The study of almost half a million white people of European descent, excluding Trans people, was controversial and a point of contention for some who are part of the LGBTQIA+ community who feared findings could advance agendas of hate against them and that community. However, the lead researchers consider the findings of this study to show the public that diversity is natural not only in experience but genetics, which Dr. Neal finds “to actually just be beautiful.”

“Chicken sandwich wars” consume social media, becoming logistical nightmare

The competition between Chick-fil-A and Popeye’s Louisiana Kitchen escalated into a full-blown war within 15 minutes. It started with Chick-fil-A’s a thinly veiled shot at Popeye’s with a twitter post stating, “Bun + Chicken + Pickles = all the ♥ for the original.” An intense 15 minutes of brainstorming from Popeye’s marketing officials before tweeting “… y’all good?” at Chick-fil-A.

That was all it took to jumpstart a social media craze concerning which chicken sandwich was better, creating a proliferation of chicken sandwich memes, hours upon hours of unexpected overtime for Popeye’s workers and locations selling out within a few hours, according to The New York Times. The craze forced Popeye’s to announce their restaurants would not be offering the famed chicken sandwich for the time being, since their simply wasn’t enough chicken to keep up with the demand.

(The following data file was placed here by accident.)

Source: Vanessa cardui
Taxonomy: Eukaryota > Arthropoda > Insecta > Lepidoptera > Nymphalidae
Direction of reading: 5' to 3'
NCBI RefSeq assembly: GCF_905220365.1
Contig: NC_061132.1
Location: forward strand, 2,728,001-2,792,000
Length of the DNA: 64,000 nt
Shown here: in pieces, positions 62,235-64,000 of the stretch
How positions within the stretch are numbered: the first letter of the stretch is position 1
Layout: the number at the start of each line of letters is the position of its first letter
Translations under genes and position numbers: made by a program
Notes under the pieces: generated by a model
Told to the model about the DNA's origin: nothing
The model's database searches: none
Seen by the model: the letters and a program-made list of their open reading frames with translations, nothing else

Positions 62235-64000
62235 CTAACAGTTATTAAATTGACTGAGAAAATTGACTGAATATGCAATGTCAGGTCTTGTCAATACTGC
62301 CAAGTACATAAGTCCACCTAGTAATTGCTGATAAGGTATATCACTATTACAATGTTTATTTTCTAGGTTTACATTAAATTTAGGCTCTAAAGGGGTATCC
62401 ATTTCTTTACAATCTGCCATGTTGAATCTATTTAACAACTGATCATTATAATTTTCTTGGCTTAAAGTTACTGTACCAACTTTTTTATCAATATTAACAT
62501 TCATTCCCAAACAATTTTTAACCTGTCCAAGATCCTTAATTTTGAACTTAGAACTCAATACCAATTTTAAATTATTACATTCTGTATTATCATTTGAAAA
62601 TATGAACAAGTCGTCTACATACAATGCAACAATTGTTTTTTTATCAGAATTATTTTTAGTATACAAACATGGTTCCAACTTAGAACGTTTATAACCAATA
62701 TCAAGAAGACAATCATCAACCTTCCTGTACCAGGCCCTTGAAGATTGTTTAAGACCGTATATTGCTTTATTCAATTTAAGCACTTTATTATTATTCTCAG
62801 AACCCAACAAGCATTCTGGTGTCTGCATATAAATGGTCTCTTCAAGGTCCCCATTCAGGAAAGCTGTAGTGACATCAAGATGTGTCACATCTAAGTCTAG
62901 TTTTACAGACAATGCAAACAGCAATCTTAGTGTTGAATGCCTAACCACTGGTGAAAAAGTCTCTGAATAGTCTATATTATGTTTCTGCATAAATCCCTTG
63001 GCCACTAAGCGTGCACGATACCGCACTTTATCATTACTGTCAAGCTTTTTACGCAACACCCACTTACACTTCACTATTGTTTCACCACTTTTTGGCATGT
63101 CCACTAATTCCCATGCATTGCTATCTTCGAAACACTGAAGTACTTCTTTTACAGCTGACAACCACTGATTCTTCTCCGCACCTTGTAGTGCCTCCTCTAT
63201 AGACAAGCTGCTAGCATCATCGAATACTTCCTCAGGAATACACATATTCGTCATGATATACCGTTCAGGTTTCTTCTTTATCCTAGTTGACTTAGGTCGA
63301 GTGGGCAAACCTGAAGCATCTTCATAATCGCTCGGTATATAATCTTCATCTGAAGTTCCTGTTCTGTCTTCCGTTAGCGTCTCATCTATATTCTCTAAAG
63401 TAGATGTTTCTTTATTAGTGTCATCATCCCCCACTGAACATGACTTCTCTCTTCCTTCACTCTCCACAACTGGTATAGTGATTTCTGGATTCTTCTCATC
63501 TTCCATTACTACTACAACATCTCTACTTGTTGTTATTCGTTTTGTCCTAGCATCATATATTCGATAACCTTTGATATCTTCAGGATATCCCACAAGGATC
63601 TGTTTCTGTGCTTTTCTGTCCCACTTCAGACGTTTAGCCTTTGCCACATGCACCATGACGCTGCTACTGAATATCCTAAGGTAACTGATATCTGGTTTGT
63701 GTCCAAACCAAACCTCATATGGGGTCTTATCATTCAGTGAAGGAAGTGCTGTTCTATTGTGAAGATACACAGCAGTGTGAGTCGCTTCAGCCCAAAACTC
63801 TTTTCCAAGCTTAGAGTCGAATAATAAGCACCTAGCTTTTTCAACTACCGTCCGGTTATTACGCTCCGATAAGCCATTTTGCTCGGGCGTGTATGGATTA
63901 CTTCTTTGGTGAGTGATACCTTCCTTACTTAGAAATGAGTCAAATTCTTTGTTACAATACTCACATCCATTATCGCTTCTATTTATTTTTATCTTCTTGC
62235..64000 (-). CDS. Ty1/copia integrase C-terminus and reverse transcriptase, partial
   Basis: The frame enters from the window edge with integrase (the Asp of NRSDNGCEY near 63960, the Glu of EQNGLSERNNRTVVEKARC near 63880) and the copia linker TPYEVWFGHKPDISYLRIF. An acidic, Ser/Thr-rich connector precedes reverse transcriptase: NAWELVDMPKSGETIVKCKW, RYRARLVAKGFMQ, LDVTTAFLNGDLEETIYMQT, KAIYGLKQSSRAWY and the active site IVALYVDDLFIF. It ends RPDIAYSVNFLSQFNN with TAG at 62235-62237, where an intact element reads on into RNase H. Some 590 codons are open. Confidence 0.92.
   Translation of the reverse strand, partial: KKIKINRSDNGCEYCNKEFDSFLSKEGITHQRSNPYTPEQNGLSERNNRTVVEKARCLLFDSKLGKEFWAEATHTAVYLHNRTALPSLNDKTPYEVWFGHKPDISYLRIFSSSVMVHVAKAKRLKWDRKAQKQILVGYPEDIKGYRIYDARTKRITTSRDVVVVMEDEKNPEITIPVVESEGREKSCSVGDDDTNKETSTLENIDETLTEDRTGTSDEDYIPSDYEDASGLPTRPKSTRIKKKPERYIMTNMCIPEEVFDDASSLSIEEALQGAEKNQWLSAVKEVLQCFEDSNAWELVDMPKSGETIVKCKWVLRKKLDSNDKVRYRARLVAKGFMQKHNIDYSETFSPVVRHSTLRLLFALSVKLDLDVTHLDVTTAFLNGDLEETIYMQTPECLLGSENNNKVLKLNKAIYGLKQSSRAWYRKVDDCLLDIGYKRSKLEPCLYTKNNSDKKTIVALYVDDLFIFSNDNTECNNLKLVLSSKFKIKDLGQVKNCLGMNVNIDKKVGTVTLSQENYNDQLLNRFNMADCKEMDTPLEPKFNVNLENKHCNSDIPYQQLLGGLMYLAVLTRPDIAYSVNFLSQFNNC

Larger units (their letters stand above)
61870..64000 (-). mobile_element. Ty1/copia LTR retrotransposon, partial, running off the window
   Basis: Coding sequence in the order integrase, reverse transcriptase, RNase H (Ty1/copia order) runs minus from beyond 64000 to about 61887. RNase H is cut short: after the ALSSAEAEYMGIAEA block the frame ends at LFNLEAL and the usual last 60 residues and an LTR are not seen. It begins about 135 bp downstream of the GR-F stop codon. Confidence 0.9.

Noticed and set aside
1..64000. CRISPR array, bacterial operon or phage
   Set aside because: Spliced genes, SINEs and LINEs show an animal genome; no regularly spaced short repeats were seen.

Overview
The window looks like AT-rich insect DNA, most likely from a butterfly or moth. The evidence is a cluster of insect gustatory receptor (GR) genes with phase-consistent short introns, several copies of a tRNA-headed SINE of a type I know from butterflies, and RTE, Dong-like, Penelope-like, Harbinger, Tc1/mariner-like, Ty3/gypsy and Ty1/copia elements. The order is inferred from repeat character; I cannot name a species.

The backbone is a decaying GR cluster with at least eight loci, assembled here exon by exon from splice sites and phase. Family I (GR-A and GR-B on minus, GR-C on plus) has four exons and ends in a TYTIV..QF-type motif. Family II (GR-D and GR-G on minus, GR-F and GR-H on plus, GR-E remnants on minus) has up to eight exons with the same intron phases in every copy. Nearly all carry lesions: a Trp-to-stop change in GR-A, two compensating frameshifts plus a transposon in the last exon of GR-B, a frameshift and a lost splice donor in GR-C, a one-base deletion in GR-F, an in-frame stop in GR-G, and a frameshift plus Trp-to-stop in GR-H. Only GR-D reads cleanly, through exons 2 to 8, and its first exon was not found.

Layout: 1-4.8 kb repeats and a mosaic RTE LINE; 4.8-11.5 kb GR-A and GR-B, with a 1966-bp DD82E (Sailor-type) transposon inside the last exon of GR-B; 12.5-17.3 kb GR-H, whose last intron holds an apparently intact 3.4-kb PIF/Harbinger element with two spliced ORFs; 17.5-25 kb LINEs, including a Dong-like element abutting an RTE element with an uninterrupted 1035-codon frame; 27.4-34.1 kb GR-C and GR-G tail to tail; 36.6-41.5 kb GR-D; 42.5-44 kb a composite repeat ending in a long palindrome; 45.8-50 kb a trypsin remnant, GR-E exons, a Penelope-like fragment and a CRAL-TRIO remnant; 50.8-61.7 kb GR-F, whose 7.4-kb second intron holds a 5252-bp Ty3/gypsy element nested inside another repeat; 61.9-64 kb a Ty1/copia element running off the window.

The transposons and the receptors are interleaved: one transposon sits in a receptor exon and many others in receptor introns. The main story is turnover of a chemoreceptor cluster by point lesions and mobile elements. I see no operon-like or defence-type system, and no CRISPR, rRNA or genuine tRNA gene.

The return of the sandwich is still to be determined, so it looks like media users will have to find something else to obsess over for now—like doing the most they can to save the planet, since the deadline is 18 months.

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Just a Thought

Is print dead?

A short opinion piece by Q&S Journalist Nichole Shaw


The cost of newspaper and magazine production is going up as circulation, ad revenue, and job postings wither away. Those trends are leading journalists and consumers alike to write print journalism off as good as dead, adapting to the presence and expansion of digital journalism in their daily lives. However, a new balance between digital and print is emerging for those that have learned to localize a story and maximize coverage at the local and state level to avoid misconduct and corruption from those in power. That’s what Indian newspapers have done, resulting in print newspaper revenue expected to reach 354 billion rupees—or almost $5 billion.

In the U.S., The New York Times Magazine also fares well because of its feature articles and notable contributors. The recent issue of the #1619Project spearheaded by Nikole Hannah-Jones, whom Q&S interviewed in the fall of 2018, sold out numerous times online and in New York newspaper stands.